A fifth of liquor was equal to one-fifth of a gallon, which is a common unit of measurement for distilled spirits in the United States. Even though people colloquially refer to liquor bottles as "fifths," since 1980, they have actually been 750 milliliters or 25.36 ounces, which is slightly less than exactly one-fifth of a gallon.
In the late 1800s, distilled alcohol in the U.S. was sold in quart bottles that were actually filled with slightly less than a quart, which is 32 ounces. This may have been in part because selling alcohol in quantities greater than one-fifth of a gallon would have qualified a seller as selling alcohol at the wholesale level. A gallon is 128 ounces, and until 1980, the fifth, which is exactly 25.6 ounces, was the standard bottle size for distilled liquor.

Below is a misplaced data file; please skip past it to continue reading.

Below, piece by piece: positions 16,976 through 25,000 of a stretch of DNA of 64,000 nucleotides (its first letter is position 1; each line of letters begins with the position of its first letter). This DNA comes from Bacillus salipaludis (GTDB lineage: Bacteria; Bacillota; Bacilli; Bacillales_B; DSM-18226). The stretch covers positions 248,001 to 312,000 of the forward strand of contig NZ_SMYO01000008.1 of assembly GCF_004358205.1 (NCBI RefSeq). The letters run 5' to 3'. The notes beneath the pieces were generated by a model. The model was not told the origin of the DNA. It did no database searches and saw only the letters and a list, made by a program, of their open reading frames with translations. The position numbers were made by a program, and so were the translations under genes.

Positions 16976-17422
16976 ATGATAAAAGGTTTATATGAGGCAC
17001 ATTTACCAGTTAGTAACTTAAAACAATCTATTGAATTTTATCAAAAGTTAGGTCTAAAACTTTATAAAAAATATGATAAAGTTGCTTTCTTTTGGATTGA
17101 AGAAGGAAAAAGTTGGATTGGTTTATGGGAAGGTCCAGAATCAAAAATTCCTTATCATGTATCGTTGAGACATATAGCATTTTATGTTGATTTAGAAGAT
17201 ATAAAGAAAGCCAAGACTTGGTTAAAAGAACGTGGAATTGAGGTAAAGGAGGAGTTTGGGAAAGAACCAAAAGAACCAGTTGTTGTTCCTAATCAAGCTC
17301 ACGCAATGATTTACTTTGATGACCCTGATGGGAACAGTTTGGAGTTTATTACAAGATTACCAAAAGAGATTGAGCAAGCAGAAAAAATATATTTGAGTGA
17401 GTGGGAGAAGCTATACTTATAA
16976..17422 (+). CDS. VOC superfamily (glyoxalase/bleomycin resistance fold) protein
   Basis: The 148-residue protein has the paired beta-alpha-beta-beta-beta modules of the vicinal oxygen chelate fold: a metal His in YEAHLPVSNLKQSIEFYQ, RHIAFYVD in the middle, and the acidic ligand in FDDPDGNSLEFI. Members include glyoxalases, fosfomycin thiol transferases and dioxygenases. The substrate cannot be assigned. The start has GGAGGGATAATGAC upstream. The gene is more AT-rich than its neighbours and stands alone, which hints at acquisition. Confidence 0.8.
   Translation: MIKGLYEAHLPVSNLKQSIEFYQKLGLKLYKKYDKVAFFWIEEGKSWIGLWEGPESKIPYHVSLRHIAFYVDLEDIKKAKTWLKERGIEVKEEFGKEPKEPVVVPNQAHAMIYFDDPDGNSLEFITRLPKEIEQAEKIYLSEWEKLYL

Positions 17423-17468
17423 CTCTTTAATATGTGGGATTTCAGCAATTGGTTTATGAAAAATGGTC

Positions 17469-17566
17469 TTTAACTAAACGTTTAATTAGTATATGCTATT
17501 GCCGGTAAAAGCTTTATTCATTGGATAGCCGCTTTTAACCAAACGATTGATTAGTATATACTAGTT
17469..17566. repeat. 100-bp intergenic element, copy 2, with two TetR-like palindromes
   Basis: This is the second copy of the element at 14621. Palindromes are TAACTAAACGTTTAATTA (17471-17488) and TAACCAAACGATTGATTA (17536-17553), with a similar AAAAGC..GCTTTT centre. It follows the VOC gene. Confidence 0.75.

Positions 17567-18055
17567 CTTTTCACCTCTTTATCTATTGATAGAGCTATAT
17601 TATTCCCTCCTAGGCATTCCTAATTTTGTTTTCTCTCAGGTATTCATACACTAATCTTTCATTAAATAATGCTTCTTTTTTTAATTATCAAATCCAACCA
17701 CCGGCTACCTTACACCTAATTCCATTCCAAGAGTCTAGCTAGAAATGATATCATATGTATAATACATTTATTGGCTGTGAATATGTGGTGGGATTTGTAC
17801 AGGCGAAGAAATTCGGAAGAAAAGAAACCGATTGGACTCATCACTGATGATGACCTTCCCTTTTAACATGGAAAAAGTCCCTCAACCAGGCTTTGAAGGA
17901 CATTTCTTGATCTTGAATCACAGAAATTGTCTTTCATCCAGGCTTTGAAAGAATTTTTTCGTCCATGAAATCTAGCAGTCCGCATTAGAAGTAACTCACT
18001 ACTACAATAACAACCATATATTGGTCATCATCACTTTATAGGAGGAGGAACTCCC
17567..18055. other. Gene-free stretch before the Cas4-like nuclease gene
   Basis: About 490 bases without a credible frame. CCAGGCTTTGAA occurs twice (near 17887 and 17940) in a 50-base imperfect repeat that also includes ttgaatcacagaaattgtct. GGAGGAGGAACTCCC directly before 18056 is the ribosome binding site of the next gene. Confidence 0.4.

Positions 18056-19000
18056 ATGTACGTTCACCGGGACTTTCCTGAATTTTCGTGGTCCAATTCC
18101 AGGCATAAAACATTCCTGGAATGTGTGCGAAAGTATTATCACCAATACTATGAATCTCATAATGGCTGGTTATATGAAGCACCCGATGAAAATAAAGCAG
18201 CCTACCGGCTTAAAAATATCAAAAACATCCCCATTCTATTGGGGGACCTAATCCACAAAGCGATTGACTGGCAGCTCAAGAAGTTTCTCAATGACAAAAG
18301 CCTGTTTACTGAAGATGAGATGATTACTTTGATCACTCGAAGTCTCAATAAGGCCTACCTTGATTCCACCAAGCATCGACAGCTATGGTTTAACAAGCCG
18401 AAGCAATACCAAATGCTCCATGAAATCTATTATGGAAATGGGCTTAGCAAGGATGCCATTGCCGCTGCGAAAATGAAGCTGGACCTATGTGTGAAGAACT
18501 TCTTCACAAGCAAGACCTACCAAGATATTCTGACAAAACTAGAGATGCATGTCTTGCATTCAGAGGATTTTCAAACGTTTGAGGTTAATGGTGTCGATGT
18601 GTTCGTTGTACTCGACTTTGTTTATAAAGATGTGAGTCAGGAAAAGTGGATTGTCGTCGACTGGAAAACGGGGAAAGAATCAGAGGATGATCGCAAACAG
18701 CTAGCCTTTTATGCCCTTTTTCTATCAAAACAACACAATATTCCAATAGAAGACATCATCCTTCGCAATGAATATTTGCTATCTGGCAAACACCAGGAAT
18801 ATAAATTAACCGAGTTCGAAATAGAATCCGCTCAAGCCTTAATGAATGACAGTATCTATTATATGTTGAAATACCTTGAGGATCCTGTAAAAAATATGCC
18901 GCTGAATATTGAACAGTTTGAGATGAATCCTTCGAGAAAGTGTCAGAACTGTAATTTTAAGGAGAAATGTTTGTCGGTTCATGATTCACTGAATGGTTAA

Eventually, efforts in the U.S. toward adopting the metric system that had taken shape in the 1970s led to changes implemented by the Bureau of Alcohol, Tobacco and Firearms, which is the federal agency that regulates alcohol sales. Bottle measurements were standardized, and what was commonly known as the fifth became 750 milliliters, which was, and still is, the standard size of a bottle of wine in Europe and elsewhere.